Haitian and Dominican Republic legislators in Brooklyn last Friday sought to bridge what they described as “the cultural divide” with the inaugural hosting of “Quisqueya: A Celebration of Haitian and Dominican Republic Heritage” at Brooklyn Borough Hall.
The event – which was hosted by Brooklyn Council Members Rafael L. Espinal, Jr., Farah N. Louis and Antonio Reynoso – highlighted the similarities in the cultural Diasporas, and honored their legacies and global contributions, while encouraging the preservation of diplomatic relations between Haiti and the Dominican Republic “in order to unify both communities,” according to Louis, the Haitian-American newly-elected representative for the 45th Council District in Brooklyn.
She said that before colonialism, revolutions and declarations of independence, there was Quisqueya, the native Taino (Arawak) name for Hispaniola, the island that comprises Haiti and the Dominican Republic.
“As compatriots and descendants of this land, we are forever bound together by our history,” Louis said. “No border should ever divide what was once united. We are one people, one island, ‘One Brooklyn’.
“This joint celebration alongside my colleagues, Council Members Rafael L. Espinal, Jr. and Antonio Reynoso, is a historic step forward to reunite the eastern and western sides of an island that will be stronger together,” she added. “This event was not just a celebration but the start of a conversation that I hope will bring forth ideas and solutions to help resolve conflicts in Brooklyn and on the island.”
“Quisqueya is a celebration of two countries and two cultures that share one island,” Espinal said. “Even though there’s a troubled history, here in New York City, we’ve seen what’s possible when we act united. We forge unity from our diversity, and sustain that unity even in times of hardship.
“I’m proud to come together with my colleagues Council Member Farah Louis and Council Member Antonio Reynoso to lead this celebration and to honor outstanding members of our community,” he added. “Together, as leaders in New York City, we can’t forget the problems of our home countries, but we have a responsibility to come together in spaces like this to celebrate what we have achieved, and strengthen our kinship with one another.
“The change we make in our city, the pride we bring to our culture, all of this is in our hands no matter what the politics are at home,” Espinal continued.
“If we stay true to this, then we will continue to stand as examples of true unity.”
Reynoso said he was “proud” to co-host the event, stating that it paid homage to Dominican Republic and Haitian cultures, and recognized their “shared roots on the island of Hispaniola.”
He also said it was his pleasure to honor Gregory E. Louis, a community lawyer with Communities Resist, whose parents hail from Haiti, and Raul King, a “dedicated public servant” with roots in the Dominican Republic, for their contributions to the Haitian and Dominican Republic communities.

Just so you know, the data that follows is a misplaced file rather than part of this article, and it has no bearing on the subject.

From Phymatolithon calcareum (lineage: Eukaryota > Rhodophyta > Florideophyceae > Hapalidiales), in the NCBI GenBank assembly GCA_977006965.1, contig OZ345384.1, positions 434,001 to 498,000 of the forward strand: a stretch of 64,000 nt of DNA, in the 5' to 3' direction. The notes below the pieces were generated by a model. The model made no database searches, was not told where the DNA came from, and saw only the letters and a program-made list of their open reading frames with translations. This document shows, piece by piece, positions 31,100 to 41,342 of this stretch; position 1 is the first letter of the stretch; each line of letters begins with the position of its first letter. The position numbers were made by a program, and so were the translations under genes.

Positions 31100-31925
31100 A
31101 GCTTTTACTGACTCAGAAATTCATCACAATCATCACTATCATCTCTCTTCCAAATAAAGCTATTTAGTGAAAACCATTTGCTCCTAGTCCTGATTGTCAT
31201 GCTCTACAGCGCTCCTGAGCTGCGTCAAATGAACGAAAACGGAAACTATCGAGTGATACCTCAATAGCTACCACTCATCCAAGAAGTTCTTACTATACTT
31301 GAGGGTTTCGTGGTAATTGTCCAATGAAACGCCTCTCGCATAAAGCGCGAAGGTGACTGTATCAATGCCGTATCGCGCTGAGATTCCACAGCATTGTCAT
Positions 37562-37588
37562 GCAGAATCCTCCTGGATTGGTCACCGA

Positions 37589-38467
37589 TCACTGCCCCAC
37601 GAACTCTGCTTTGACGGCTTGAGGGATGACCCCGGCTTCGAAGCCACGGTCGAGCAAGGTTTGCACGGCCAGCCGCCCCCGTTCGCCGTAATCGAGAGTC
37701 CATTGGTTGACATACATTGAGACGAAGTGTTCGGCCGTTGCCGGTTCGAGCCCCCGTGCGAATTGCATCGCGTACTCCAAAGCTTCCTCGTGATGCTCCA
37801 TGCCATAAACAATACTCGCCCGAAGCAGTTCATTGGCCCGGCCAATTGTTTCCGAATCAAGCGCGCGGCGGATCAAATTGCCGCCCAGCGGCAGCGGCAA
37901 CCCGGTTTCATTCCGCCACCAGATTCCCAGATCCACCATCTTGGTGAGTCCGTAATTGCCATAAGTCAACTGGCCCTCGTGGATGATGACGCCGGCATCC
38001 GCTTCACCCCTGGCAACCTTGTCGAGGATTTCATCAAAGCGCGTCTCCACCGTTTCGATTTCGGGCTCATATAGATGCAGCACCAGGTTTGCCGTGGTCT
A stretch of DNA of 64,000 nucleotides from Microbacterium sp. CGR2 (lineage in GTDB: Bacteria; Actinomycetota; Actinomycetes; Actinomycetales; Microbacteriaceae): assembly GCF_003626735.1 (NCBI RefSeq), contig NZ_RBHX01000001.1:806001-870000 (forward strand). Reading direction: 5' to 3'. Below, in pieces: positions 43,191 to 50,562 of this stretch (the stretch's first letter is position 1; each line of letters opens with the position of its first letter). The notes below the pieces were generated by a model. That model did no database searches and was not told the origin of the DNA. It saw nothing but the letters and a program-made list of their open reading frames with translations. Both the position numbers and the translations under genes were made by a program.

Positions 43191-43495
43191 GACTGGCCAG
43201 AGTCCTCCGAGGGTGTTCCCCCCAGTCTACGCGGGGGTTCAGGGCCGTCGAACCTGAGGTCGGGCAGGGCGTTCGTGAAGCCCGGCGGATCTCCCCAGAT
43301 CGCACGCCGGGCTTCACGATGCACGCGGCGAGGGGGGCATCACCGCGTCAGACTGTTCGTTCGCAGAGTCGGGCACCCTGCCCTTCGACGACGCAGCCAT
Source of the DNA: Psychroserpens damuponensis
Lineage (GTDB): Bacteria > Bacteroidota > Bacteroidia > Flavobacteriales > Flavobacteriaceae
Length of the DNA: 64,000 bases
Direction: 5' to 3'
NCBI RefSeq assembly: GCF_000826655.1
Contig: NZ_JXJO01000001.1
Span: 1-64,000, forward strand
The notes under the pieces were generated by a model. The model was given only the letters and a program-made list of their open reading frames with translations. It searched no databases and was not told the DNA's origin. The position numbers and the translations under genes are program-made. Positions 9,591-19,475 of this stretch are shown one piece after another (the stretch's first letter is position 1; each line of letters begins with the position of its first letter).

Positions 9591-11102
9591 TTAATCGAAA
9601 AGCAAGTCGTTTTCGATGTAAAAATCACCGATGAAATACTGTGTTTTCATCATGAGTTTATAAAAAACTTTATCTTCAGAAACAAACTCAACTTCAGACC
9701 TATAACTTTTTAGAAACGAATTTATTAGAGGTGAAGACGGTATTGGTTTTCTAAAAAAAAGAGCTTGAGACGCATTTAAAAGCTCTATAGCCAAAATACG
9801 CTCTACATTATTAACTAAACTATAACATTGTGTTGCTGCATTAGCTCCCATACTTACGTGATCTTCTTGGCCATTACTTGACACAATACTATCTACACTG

“I look forward to more opportunities to help bridge cultures within Brooklyn and throughout New York City,” Reynoso said.
The legislators said the Dominican Republic and Haiti are among the top 10 countries of birth for the 3.1 million foreign-born New York City residents, “whose cultural footprint and contributions are undeniable.”
From community organizing and advocacy to diplomacy, the elected officials said the five honorees have been “catalysts for change – both locally and globally.”
They were: King; Louis, Esq.; Genesis Aquino, a human rights activist and community organizer; diplomat Raymond A. Joseph; and the late New York State Sen. José R. Peralta, who championed the NYS DREAM Act.
Each honoree was presented with a New York City Council proclamation in recognition of their extraordinary work in public service, outstanding leadership and contributions to the Haitian and Dominican Republic Diasporas.
“I am thankful to those who recognized my contribution in the struggle for democracy and unity in the two republics that share Quisqueya or Haiti, Land of Mountains, as the original Taïno people called it,” Joseph said.
“Having been born in the Dominican Republic and raised in Haiti from the time that I was eight years old, I feel honored to be recognized by American Council members of both Dominican (Republic) and Haitian ancestry, a testimonial to those in our motherlands that ‘In Unity, there’s Strength,’ as expressed in a Haitian motto, which goes along with ‘Liberty, Equality and Fraternity.’”
Clarivel Ruiz, Founder of Dominicans Love Haitians Movement, said: “It is imperative to dismantle the myths of ‘race’ that have been instituted and internalized as hard-core values and beliefs that continue to perpetuate hate and separate people be creating ‘others’ who are subsequently used as scapegoats and seen as less than human.
“The movement is to celebrate our commonalities while we honor our differences,” she added. “It is the only way for all of us to heal from these systems of superiority and oppression.”
Brooklyn Borough President Eric L. Adams said: “We were honored to host the inaugural Quisqueya celebration at the People’s House, honoring Dominican and Haitian heritage and the close ties between the two cultures.
“Since I took office as borough president, I have endeavored to forge bonds between communities, highlighting what unites us while celebrating our differences,” he said. “Quisqueya is very much in keeping with our mission to create ‘One Brooklyn’, and I thank Council Members Louis, Espinal, Reynoso, and others for their steadfast partnership.”